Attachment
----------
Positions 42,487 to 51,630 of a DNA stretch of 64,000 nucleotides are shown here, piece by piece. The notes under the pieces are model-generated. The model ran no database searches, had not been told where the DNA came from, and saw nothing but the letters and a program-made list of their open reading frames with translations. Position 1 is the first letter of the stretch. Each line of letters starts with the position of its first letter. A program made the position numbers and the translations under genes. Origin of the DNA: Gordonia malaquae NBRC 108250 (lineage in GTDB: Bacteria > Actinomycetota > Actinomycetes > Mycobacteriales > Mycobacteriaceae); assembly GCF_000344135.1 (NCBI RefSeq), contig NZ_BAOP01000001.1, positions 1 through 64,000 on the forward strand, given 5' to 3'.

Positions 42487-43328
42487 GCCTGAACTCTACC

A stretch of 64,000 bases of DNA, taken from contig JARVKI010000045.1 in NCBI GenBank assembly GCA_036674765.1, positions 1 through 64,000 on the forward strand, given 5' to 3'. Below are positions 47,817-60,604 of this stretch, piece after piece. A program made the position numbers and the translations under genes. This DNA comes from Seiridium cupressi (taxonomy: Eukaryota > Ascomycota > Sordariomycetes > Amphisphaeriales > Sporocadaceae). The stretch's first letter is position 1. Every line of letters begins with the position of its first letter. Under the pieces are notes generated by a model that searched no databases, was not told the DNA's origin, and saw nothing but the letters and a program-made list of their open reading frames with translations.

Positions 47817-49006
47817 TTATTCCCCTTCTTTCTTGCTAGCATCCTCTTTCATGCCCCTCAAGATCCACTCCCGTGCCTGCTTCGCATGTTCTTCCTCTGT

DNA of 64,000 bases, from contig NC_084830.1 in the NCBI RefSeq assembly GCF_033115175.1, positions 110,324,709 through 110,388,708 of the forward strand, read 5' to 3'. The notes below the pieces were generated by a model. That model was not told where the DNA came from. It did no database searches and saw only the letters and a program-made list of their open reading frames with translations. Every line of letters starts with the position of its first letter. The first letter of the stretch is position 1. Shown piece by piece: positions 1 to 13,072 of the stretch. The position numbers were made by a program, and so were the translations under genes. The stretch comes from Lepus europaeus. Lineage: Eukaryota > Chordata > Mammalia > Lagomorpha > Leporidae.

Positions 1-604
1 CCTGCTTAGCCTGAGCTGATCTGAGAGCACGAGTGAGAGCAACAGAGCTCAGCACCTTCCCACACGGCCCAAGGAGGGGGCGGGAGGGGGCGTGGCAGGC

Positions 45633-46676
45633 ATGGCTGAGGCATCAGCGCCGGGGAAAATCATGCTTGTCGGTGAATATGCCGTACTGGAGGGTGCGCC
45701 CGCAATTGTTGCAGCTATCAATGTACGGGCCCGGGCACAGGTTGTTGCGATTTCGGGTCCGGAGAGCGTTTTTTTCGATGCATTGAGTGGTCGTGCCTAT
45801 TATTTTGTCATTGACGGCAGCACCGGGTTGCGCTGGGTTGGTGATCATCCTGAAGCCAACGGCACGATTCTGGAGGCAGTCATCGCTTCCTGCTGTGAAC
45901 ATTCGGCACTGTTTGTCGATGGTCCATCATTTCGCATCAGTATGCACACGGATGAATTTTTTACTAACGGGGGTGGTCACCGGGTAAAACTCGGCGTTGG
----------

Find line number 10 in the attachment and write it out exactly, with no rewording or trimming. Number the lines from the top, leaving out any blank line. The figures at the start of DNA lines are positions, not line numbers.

Positions 45633-46676